“Prices have risen by up to 400% since they were freed on a wide range of products at the beginning of November (1991 — Ed.), but wages have remained fixed”.

(Economist Intelligence Unit: ‘Country Report: . . . Albania’, No. 3,1992; p. 40).

“Output in in 1991 fell to 50% of the 1990 figure. . . . Only half of the 300 largest industrial enterprises were operating. . . . During the past two years oil and gas production has declined by more than 45%, chrome by about 60%, copper by about 70%, coal by about 50% and light industry by about 60V.

(Economist Intelligence Unit: ‘Country Report: . . . Albania’, No. 2, 1992; p. 44).

“In August . . . the government sanctioned further massive increases for a wide range of goods and services. Urban transport fares were raised fivefold; long-distance bus fares 5.5- fold, train fares were trebled. Rents were doubled; charges for domestic gas and central heating were trebled, and the prices of medicines were increased on average by 2.5 times”.

(Economist Intelligence Unit: ‘Country Report:. . . Albania’, No. 3, 1992; p. 41).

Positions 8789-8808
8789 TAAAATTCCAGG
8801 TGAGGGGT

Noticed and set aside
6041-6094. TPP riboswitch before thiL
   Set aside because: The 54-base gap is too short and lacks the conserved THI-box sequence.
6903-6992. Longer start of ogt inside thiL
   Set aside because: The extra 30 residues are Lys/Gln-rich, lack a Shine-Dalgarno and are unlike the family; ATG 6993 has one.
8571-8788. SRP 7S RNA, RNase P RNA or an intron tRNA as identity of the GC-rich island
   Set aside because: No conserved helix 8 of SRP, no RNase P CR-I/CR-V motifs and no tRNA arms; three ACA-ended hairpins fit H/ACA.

“Wages have not kept up with the explosion in prices”.

(Economist Intelligence Unit: 93; : . . . Albania’, 1992; p. 40).

“The volume of savings bank deposits rose 155 times between 1950 and 1978 . . . Until recently Albania claimed to have the world’s highest savings ratio. Hyperinflation since 1991 has wiped out most of these savings”.

(Economist Intelligence Unit: ‘Country Profile: . . . Albania’, 1992-93; p. 40).

The new Albanian regime and its supporters claim that the present chaos in Albania is a temporary aberration resulting from the transition to a privatised economy.

But small-scale peasant farming prevents the use of many types of agricultural machinery, and the dividing up of the successful large cooperative farms into smallholdings is an economic step backward. Furthermore, the increasing dependence upon foreign capital will not help forward Albania’s industrial development, but lead towards a a colonial status concentrating on the production of raw materials and export crops.

Increasing Atmospheric Pollution

In the Socialist Republic, the government followed environmental procedures which have been endorsed by experts in the West but not applied. It adopted a policy of cheap and efficient public transport and the virtual prohibition of private cars.

In the name of ‘freedom’, the new regime has reversed this policy: